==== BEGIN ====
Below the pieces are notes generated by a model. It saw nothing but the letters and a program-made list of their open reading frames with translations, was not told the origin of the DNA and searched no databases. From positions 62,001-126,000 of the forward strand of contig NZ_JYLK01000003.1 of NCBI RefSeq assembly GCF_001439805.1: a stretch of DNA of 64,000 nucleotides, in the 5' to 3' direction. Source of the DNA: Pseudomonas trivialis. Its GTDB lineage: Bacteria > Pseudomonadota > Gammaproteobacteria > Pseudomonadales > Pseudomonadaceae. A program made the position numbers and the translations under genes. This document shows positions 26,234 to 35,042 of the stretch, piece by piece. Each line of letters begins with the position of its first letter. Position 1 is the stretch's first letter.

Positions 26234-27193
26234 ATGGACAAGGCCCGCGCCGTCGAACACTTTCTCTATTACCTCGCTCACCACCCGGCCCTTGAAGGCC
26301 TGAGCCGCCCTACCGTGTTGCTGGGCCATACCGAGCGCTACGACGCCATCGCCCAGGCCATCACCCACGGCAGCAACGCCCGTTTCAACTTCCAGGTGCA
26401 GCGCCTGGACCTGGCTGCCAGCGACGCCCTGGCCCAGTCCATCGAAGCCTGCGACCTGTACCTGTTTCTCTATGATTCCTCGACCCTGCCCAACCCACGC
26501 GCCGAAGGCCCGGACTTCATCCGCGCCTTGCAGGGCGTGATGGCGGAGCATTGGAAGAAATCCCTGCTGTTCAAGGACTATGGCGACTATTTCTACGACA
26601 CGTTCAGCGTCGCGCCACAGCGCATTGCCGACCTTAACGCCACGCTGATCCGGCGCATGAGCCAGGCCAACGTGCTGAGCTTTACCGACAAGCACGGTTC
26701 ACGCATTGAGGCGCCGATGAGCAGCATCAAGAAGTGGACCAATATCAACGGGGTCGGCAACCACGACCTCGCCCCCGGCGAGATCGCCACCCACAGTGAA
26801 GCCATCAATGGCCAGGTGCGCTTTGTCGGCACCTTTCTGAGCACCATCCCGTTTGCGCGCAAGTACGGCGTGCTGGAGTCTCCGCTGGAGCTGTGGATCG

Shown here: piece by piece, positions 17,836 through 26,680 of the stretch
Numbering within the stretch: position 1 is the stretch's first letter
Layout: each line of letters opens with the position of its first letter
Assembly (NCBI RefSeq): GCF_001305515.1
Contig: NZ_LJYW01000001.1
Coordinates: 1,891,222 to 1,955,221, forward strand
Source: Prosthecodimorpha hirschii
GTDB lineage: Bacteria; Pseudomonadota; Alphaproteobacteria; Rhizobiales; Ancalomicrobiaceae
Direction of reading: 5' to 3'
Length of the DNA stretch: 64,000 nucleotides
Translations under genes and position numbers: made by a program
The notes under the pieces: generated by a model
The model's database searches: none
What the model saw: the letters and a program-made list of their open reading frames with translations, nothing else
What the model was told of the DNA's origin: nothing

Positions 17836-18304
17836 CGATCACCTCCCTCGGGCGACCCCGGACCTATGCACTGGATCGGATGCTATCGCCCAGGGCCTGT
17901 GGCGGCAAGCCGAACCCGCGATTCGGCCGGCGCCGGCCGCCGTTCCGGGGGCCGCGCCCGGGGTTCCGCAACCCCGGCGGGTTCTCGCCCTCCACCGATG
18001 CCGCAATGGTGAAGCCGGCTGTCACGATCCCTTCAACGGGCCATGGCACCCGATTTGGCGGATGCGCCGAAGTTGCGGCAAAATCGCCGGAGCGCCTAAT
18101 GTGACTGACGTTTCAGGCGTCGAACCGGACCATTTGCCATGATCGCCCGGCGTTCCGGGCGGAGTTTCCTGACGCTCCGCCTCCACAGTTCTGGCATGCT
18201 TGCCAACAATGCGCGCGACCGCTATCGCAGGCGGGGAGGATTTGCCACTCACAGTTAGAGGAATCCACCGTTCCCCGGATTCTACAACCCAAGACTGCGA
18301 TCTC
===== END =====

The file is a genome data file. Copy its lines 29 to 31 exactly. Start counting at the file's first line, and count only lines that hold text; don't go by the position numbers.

18101 GTGACTGACGTTTCAGGCGTCGAACCGGACCATTTGCCATGATCGCCCGGCGTTCCGGGCGGAGTTTCCTGACGCTCCGCCTCCACAGTTCTGGCATGCT
18201 TGCCAACAATGCGCGCGACCGCTATCGCAGGCGGGGAGGATTTGCCACTCACAGTTAGAGGAATCCACCGTTCCCCGGATTCTACAACCCAAGACTGCGA
18301 TCTC